Bernie’s Daily Redbird Review, With A Request For the Cardinals’ Lineup. Please Wake Up!

The Daily Redbird Review:

FIRST PITCH: The Cardinals lost to the Nationals 6-2 on Tuesday night in another dull showing by an absent-minded offense.

Question: Is this officially a slump? Yeah, I think so. Even though the Cardinals have one of the best records in baseball since the All-Star break, 40-23), they’re only 6-7 in the last 13 games and have lost five of their last eight.

The offense continue to wobble along in a sad state, and the bullpen isn’t as sturdy as before.

We can debate the verbiage, but no matter how we term it, we’re seeing a downturn. The timing is rather unfortunate.

STANDINGS CHECK: The Cubs lost to the Reds, and the Brewers beat the Padres, so we have a tie for second in the NL Central. With 11 games remaining in their regular-season schedule the first-place Cardinals lead the Cubs and Brewers by two games. The Brewers and Cubs are tied for the second wild-card spot, a game and a half behind the Nationals.

PLAYOFF ODDS: After walloping the Brewers 10-0 on Friday night, the Cardinals had an 80.1 percent probability of winning the NL Central. But after three losses in four games since then, the Cardinals’ odds for winning the division are down to 57.7 percent. That’s still pretty strong … but the Redbirds need to start winning games. The Cubs have a 29.5 percent chance to take the division. The Brewers are at 12.8 percent.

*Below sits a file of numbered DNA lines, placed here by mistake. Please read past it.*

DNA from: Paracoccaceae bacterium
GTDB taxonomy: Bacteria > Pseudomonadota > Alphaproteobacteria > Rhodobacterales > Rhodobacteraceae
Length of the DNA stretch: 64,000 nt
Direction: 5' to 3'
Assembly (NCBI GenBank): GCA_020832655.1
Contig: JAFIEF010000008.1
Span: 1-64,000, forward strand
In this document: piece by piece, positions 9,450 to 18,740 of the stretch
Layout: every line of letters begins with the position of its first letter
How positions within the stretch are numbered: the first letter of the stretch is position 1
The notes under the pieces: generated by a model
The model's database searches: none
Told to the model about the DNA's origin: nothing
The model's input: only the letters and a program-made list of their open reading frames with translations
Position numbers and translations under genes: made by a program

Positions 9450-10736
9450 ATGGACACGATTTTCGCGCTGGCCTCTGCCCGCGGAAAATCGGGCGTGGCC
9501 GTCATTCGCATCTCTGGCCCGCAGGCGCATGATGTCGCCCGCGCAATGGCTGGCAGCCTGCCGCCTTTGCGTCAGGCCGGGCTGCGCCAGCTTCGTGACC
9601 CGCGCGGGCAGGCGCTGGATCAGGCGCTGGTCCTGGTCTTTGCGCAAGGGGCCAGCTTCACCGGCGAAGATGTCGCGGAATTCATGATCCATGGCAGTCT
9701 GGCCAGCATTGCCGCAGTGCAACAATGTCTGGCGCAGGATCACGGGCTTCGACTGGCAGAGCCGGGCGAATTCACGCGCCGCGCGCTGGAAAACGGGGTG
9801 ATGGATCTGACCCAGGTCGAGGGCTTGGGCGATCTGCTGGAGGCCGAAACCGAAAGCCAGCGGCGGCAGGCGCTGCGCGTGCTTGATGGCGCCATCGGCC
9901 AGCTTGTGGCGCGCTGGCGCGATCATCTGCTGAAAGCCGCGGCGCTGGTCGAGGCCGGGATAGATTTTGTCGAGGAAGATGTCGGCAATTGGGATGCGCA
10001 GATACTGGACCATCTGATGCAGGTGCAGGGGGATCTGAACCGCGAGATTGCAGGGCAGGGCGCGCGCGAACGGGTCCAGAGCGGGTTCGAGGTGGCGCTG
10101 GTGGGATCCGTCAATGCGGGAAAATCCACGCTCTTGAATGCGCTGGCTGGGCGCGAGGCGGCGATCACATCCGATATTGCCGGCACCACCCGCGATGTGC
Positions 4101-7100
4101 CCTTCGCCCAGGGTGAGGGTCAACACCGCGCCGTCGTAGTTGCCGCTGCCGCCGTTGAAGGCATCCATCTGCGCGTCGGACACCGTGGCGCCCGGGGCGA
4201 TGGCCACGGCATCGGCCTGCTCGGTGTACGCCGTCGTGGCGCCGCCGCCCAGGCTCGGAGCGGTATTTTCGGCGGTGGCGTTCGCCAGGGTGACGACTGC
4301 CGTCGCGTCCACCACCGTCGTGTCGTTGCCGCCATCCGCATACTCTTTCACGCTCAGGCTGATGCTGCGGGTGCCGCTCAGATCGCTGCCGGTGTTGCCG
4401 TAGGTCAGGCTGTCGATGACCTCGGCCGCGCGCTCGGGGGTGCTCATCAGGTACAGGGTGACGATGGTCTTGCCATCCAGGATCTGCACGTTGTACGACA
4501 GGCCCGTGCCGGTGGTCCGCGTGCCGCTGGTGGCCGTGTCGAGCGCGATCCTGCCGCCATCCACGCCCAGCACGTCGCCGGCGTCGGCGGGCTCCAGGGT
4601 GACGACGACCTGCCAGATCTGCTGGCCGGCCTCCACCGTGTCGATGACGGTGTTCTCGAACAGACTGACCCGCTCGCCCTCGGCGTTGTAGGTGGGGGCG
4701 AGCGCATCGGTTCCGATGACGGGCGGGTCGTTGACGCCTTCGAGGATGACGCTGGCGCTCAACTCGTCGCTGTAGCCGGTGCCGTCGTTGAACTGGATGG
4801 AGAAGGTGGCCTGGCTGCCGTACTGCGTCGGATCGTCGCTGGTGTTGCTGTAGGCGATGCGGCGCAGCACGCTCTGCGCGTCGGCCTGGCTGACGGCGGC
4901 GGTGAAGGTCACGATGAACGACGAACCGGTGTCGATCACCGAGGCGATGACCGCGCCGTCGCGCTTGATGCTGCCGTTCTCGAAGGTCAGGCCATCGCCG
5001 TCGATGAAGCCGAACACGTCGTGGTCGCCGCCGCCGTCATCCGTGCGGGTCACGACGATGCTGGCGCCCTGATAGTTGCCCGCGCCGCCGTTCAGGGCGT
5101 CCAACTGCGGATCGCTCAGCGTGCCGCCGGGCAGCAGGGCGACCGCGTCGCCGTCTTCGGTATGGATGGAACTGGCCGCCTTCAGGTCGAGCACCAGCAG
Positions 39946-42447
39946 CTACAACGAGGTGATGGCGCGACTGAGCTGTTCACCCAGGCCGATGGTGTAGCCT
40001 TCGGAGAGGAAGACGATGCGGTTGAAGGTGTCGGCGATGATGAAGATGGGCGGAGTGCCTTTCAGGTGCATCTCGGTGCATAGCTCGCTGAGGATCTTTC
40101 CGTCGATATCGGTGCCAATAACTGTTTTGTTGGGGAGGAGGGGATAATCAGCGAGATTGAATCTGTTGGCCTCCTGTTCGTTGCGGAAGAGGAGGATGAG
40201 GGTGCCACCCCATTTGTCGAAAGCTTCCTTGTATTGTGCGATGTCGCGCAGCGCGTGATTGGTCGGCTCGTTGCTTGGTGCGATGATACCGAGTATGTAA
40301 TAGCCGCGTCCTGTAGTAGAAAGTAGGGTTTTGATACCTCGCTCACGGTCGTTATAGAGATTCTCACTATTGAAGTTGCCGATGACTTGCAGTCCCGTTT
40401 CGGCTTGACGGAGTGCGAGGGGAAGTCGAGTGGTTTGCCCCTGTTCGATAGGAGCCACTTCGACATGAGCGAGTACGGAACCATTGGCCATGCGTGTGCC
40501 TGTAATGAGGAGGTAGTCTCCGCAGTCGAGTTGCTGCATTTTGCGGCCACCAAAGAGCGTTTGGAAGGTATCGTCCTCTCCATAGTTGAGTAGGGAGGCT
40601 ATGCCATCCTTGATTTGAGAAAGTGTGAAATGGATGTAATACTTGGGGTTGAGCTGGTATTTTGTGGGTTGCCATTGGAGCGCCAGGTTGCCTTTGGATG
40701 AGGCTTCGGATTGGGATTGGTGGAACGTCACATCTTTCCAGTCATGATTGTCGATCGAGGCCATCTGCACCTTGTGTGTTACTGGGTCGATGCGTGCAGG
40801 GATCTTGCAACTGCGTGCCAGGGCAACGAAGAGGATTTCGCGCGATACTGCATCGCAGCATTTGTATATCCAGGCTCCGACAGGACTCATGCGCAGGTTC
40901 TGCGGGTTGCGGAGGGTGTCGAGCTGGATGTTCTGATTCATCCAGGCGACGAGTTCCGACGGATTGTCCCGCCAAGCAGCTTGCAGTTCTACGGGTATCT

CARDS KILLER: Nationals starter Patrick Corbin made the Cardinals look absolutely silly during his six innings, striking out 11 of 28 batters faced. The Cards did have five hits and four walks against Corbin. But the walks were an offshoot of Corbin’s strategy to get the undisciplined Cardinals to chase pitches out of the strike zone. And the Cardinals slipped into the trap. According to FanGraphs, only 22.7 percent of Corbin’s pitches were located in the strike zone, and the Cards swung at 32 percent of Corbin’s out-of-zone bait. Corbin had a high swinging-strike rate of 19 percent, with the Cardinals unable to lay off his down-and-in slider.

Corbin is a very good pitcher, no question. But as I pointed out in this space Tuesday morning, Corbin entered this start with a 2.00 ERA at home — and a 4.45 ERA on the road. So let’s not make this guy out to be Warren Spahn, OK? (Google it, kids.) The Cardinals’ hitting approach last night was utterly inept.

BASEBALL HERO: The author John Barth said it: “Not every boy thrown to the wolves becomes a hero.” Well, the Cardinals weren’t thrown to the wolves on Tuesday night … but they had a lot of sliders thrown at their ankles and had absolutely no idea what to do except, swing, batter batter batter. The Cardinals’ two runs were scored on errors by the Nationals.

BLAME GAME: The Cardinals went 0 for 9 with runners in scoring position. In their last four games they’re 2 for 27 with runners in scoring position. In Tuesday’s loss the Cards had an overall chase rate of 35.5 percent on pitches out of the strike zone — and swung at only 61 percent of the strikes offered to them. Their overall contact rate was a terrible 62 percent. Their hard-contact rate was only five percent. So, so bad.

TURNING POINT: There were three:

1. Bases loaded, third inning. Marcell Ozuna struck out, Paul DeJong hit a ground ball that was fumbled by shortstop Trea Turner for a run-scoring error, and Yadier Molina struck out to kill the inning.

2. Bases loaded, fifth inning. DeJong grounded out to end the inning. No runs.